Vote No on Measure M, Says Letter to the Editor
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As somebody who has written extensively about history and memory, and participated in campaigns to bring a social justice perspective to pubic memorials, I urge residents of Arcata to vote “No” on Measure M.
A public memorial can in my view serve one or more functions: acknowledge an atrocity or injustice committed against a large number of people in the past; celebrate social movements and leaders who have fought against injustice and inequality; and symbolize a community’s aspirations to create a society based on equality and dignity.
The McKinley statue meets none of these criteria. As president McKinley was associated with a war in the Philippines that practiced unspeakable repression and cruelties (including “water boarding”) against thousands of Filipinos. Under his leadership, racism against African Americans increased. He did not support any movements for social justice in California, including efforts by Native organizations to achieve reparations and return of stolen artefacts and human remains.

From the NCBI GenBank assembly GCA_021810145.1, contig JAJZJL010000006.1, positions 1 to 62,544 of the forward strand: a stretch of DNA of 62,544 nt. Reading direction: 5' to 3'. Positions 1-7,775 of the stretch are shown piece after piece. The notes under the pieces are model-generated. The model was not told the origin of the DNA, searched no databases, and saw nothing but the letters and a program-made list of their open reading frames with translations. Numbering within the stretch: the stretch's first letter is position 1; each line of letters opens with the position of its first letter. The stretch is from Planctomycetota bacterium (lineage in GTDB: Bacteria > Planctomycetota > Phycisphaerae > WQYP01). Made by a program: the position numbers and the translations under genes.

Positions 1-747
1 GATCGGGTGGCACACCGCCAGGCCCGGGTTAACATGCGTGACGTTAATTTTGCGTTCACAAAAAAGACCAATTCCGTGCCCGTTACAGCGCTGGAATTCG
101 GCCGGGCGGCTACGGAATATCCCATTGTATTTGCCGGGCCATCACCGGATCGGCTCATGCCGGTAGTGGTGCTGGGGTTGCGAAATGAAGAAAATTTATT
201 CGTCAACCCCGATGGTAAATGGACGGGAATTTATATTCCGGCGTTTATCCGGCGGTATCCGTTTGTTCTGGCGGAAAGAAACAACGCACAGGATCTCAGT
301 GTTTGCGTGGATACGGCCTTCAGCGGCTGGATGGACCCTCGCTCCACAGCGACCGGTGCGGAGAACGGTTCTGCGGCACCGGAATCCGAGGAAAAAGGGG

Moreover, the decision to erect the McKinley statue was made undemocratically by local political and economic elites. After the McKinley statue is gone, we should have an engaged public debate about how the Arcata plaza can represent the best of us and our aspirations for equality, justice, and dignity.
Tony Platt, a Distinguished Affiliated Scholar at Berkeley’s Center for Law and Society, is the author of twelve books, includingGrave Matters: Excavating California’s Buried Past (2011) and Beyond These Walls: Rethinking Crime and Punishment in the United States (January 2019) He lives in Berkeley and Big Lagoon.